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Budget Changes Would Fund Employment Department’s IT Modernization

The California Employment Development Department has submitted two budget change proposals seeking funding for IT modernization that would enable compliance with recent legislation.

The state entity responsible for administering Unemployment Insurance and State Disability Insurance for millions of Californians has submitted two budget change proposals seeking funding for IT work that will enable it to comply with recent legislation.

The California Employment Development Department, which has grappled in recent years with large-scale fraud and threat of identity theft, is seeking millions via budget change proposals (BCPs) to meet the requirements of two new pieces of state legislation. Assembly Bill 110, from Assemblymember Cottie Petrie-Norris, D-Irvine, became law on Oct. 5 and requires the California Department of Corrections and Rehabilitation (CDCR) to provide “the names, known aliases, birth dates, Social Security numbers, and the booking date and expected release date” of incarcerated people to EDD to prevent “payments on fraudulent Unemployment Insurance (UI) claims.” And it requires EDD to do “any necessary system programming or automation to monitor CDCR’s inmate data and prevent payments on fraudulent UI claims” by “the earliest feasible date” or Sept. 1, 2023 at the latest. AB 397, from Assemblymember Chad Mayes, I-Yucca Valley, became law on Oct. 5 and applies to the “disqualification notice” for UI benefits. People can be disqualified from getting UI benefits if it’s found they “knowingly provided false information or withheld information in the pursuit of those benefits.” Before disqualifying people from getting benefits because of a false statement, AB 397 requires EDD to “provide notice and allow a claimant to dispute the potential disqualification,” and give the person three to 10 days to respond. The bill also requires EDD to make “the necessary changes to its forms and information technology systems by Sept. 1.” Among the takeaways:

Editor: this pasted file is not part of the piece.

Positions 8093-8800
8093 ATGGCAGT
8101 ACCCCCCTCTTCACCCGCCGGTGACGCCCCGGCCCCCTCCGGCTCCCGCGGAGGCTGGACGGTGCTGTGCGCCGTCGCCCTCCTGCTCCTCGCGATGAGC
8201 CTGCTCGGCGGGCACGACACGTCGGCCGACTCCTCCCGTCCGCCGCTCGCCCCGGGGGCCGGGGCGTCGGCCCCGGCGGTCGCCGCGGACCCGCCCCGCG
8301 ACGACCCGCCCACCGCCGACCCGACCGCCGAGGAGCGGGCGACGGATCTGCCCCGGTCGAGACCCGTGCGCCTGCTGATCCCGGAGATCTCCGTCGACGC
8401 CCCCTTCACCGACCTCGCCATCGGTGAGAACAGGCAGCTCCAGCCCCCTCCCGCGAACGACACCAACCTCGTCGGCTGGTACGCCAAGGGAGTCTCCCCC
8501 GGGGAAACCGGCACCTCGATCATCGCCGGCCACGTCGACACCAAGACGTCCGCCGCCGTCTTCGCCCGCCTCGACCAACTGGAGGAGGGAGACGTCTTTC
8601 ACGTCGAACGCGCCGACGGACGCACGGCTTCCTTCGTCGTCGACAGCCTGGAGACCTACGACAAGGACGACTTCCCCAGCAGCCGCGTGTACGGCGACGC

• EDD is seeking nearly $2.2 million in EDD Contingent Fund monies and 4.6 positions in the 2022-2023 Fiscal Year; $934,000 and 3.6 positions in FY 2023-24; and $720,000 and 3.5 positions in FY 2024-25 to comply with the bill. EDD already uses CDCR data to identify incarcerated people who are “attempting to file or certify” for UI benefits, per the BCP, but the existing process necessitates “manual intervention” from EDD staff. To implement AB 110, EDD would stand up an “automated system” to prevent and deter fraud. This would require a “one-time cost” of about $3 million to “document business requirements, complete development, conduct testing, and comply with California Department of Technology Project Approval Lifecycle requirements.” EDD will use existing funds for FY 2021-22 deployment activities but the new solution would need an “ongoing cost” of about $720,000 a year for maintenance and support. The department would also face administrative and appeals costs.
  • Specifically, AB 110 would require EDD to “use CDCR data to determine if the claimant is an inmate currently incarcerated in a state prison, in order to prevent payment on fraudulent UI claims.” This would have to happen by Sept. 1, 2023. The department would also be required to stand up that automated system, do “state-wide staff trainings and process appeals filed by suspected incarcerated individuals,” and support the need for “ongoing authority for data sharing between EDD and CDCR.”
    “The CDCR continues to share data on incarcerated individuals with EDD each month, however, there is an understanding that a long-term data sharing agreement requires explicit authority under state law which has now been provided with the passage of AB 110,” according to the BCP.
  • EDD is seeking $241,000 from the EDD Contingent Fund and 1 position in FY 2022-23, to implement aspects of AB 397, including revising notices to give more information on false statements or misrepresentation — and to “develop business requirements, complete development, conduct testing, comply with CDT Project Approval Lifecycle requirements and deploy new programming to its legacy information technology systems to accept, store, and utilize information provided by claimants.” The bill gives EDD until Sept. 1 to make these revisions, according to the BCP. The department will use existing funds for implementation in FY 2021-22, but “estimates requiring approximately $1,029,000 to implement AB 397.” Besides one-time costs, EDD “would also incur ongoing costs to mail forms and process claimant responses as appropriate,” depending on workload volumes.
Theo Douglas is Assistant Managing Editor of Industry Insider — California.